The contributions should be between 4000 and 6000 words long. Each contribution will be anonymously refereed by a reviewer (double-blind review). The deadline for the submission of manuscripts is 31 March 2016.

Mobile Communities, October 14, 2016 (Abstract Deadline: May 15, 2016)

updated: 
Monday, February 8, 2016 - 1:15pm
Tufts Graduate Humanities Conference

Movement and stasis. Routes to and from home. Boundaries and belonging. Local places and global spaces. The possibilities for and barriers to mobility shape the way that communities, cultures, and individuals communicate with one another. Mobility influences interconnectivity across time and space as well as the formation of hierarchies of domination and subordination.

[update] John Steinbeck as an International Writer

updated: 
Sunday, February 7, 2016 - 10:28pm
Martha Heasley Cox Center for Steinbeck Studies, San Jose State University

Update: Proposal deadline extended to March 15, 2016.

Conference Description:
The International Society of Steinbeck Scholars invites conference papers that examine Steinbeck as an international/translational writer. Contributions are welcome from a wide variety of theoretical applications, such as Steinbeck's connections to world literature and world thought—for example, Classical Greek and Roman, Eastern, and twentieth-century Russian. How has Steinbeck adapted not only themes but also aesthetic choices and narrative strategies? Other topics are welcome as well: deep ecology, power and subjugation, the concept of democracy and America, ethics and philosophy, gender studies.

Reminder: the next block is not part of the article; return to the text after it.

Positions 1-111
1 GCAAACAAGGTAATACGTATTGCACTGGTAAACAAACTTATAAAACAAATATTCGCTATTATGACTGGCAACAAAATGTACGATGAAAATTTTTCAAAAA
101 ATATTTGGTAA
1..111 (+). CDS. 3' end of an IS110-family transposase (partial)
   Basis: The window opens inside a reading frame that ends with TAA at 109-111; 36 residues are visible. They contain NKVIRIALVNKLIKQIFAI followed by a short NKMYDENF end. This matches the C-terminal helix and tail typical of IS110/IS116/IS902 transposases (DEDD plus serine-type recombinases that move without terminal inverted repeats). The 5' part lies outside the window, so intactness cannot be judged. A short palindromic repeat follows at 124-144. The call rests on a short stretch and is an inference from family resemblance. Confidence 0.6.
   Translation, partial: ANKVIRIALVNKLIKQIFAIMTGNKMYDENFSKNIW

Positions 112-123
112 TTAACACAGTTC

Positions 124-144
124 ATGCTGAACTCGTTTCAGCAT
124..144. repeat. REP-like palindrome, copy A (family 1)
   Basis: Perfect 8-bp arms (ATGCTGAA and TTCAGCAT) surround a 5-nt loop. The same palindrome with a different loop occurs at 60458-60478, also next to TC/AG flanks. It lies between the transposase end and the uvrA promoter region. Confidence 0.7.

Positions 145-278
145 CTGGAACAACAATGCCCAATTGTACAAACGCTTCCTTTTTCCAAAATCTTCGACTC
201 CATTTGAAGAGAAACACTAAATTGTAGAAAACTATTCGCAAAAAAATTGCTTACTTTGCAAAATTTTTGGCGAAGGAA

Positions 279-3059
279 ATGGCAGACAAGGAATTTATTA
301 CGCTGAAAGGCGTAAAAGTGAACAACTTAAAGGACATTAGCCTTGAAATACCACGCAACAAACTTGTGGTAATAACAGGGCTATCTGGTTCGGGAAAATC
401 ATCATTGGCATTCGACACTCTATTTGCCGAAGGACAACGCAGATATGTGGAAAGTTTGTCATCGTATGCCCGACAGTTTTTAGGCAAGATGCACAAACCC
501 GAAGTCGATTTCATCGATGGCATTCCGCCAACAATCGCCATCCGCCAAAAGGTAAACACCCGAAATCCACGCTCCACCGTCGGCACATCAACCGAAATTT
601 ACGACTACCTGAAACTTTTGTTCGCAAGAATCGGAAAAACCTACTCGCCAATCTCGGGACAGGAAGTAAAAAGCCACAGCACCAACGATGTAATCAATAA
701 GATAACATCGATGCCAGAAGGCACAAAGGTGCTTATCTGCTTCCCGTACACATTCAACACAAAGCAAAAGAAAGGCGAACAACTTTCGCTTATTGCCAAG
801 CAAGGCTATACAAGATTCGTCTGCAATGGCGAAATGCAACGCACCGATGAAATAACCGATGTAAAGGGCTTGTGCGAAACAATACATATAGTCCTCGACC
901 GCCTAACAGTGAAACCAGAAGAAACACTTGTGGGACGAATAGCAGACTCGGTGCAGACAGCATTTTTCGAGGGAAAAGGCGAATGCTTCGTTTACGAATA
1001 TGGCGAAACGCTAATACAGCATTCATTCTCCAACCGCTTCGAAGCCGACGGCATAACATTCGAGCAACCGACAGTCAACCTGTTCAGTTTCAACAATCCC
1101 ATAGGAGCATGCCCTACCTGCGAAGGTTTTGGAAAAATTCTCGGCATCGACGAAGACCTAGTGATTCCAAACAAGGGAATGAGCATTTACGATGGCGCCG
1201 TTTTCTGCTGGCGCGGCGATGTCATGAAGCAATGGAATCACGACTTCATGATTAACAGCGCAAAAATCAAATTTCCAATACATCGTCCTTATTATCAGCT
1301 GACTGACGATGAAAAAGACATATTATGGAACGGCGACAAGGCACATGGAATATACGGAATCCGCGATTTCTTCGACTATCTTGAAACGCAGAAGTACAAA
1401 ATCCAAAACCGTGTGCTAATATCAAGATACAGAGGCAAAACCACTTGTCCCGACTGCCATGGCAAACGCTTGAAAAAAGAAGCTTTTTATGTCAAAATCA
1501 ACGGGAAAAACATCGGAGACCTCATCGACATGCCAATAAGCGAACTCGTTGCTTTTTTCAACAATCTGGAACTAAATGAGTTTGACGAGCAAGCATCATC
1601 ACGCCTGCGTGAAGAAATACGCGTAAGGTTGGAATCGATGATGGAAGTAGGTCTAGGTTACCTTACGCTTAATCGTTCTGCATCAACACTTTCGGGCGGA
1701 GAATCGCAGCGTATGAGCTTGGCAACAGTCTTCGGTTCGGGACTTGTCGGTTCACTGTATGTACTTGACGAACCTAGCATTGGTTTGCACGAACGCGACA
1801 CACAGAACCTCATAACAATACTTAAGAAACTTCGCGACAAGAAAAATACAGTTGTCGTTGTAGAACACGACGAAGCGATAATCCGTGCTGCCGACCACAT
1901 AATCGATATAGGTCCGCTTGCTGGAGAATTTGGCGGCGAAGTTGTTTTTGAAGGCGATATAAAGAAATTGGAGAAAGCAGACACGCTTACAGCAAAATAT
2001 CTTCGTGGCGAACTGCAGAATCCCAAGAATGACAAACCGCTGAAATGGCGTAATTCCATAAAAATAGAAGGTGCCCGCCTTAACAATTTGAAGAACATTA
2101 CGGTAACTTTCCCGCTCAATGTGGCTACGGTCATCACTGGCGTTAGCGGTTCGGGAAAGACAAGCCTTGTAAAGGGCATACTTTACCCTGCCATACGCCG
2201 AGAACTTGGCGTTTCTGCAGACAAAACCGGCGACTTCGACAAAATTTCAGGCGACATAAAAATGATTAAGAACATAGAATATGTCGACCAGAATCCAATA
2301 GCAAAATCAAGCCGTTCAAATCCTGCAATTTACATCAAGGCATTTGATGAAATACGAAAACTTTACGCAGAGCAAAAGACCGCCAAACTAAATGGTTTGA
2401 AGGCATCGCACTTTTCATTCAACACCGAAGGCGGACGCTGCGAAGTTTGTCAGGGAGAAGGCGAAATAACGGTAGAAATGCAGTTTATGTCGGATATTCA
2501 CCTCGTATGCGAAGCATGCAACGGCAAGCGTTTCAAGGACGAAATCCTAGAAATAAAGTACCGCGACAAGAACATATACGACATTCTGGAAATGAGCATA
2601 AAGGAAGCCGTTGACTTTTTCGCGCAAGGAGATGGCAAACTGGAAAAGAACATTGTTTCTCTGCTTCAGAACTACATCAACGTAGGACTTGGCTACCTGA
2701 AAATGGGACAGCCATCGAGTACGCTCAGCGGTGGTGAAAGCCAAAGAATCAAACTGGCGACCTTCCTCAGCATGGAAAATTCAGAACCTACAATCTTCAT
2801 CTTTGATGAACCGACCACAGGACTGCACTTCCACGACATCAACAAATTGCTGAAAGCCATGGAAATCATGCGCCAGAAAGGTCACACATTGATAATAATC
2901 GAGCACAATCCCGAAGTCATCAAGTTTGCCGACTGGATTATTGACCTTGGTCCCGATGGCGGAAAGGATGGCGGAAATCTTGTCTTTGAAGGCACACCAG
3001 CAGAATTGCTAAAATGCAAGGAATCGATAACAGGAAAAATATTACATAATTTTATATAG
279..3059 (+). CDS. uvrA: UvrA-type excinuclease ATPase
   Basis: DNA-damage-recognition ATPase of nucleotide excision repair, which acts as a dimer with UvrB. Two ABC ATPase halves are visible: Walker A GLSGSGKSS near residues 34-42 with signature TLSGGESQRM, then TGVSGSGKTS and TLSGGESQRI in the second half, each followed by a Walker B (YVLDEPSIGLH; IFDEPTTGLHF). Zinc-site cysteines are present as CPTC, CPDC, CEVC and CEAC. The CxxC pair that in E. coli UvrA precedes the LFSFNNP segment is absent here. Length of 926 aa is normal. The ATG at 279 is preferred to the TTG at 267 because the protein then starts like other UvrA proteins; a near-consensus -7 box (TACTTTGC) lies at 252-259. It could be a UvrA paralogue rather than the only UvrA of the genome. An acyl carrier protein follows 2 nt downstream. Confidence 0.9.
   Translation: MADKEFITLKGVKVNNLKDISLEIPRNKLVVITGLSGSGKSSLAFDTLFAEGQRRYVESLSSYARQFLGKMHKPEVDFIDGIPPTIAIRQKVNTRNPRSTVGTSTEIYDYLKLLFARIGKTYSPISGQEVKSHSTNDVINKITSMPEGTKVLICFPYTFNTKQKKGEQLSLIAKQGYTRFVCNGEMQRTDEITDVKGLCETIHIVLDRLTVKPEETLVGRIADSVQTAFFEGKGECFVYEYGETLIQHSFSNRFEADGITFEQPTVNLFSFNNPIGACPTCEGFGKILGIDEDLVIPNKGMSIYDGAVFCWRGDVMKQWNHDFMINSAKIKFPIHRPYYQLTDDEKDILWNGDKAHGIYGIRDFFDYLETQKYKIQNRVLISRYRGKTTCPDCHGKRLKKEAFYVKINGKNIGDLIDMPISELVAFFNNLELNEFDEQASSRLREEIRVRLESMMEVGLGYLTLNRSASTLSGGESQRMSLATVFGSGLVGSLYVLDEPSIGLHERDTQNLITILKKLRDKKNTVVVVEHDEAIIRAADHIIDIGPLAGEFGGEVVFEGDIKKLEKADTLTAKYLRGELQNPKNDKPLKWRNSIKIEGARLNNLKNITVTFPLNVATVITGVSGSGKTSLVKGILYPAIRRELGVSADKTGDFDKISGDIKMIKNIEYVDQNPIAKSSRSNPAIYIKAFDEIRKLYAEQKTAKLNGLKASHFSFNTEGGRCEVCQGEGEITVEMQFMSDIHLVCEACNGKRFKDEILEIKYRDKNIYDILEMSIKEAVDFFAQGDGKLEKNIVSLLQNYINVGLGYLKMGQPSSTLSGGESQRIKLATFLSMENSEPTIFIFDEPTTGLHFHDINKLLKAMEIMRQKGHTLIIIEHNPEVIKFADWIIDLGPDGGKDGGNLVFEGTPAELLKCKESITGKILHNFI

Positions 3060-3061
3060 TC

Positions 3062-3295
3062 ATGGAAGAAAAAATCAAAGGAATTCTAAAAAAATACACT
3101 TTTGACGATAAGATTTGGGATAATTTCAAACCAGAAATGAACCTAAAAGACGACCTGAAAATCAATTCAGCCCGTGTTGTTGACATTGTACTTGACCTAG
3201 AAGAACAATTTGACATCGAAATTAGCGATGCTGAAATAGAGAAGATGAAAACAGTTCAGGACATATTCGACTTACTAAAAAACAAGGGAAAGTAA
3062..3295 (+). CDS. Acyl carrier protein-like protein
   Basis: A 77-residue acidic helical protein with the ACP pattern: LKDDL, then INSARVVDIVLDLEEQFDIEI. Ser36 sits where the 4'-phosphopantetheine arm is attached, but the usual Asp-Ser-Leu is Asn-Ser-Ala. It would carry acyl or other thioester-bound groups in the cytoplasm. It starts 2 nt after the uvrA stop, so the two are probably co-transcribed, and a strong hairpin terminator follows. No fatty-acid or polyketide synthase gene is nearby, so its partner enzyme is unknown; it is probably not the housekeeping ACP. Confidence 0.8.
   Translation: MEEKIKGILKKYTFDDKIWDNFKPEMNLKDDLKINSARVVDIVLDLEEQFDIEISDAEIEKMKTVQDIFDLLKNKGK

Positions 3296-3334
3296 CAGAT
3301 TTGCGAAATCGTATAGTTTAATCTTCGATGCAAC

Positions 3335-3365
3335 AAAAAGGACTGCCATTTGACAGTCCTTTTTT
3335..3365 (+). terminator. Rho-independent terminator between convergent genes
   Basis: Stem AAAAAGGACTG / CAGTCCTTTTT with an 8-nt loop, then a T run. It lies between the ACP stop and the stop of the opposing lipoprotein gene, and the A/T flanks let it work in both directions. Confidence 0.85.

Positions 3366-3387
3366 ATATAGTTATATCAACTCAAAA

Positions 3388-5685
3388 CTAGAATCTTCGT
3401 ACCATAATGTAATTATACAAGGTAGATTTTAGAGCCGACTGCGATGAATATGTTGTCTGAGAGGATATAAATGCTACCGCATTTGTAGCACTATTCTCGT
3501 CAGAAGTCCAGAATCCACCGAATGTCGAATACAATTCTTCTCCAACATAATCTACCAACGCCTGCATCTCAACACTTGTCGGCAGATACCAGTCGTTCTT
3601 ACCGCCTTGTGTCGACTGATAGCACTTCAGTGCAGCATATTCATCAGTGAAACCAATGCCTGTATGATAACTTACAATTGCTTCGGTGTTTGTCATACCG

Keynotes by:

American Literature Before 1900- SCMLA November 3-5, 2016

updated: 
Sunday, February 7, 2016 - 8:36pm
South Central Modern Language Association

The South Central Modern Language Society's regular session for American Literature Before 1900 invites submissions for the 2016 annual conference to be held November 3-5 in Dallas, Texas. This year's conference theme is "The Spectacular City: Glamour, Decadence, and Celebrity in Literature and Culture." We welcome submissions on any topic relating to American Literature Before 1900, but we are particularly interested in papers that deal with the city and urbanity.

Please send abstracts of no more than 300 words to Jamie Korsmo at jkorsmo1@gsu.edu

Deadline: March 31, 2016

SPECTRUM

updated: 
Saturday, February 6, 2016 - 9:03am
University of Dhaka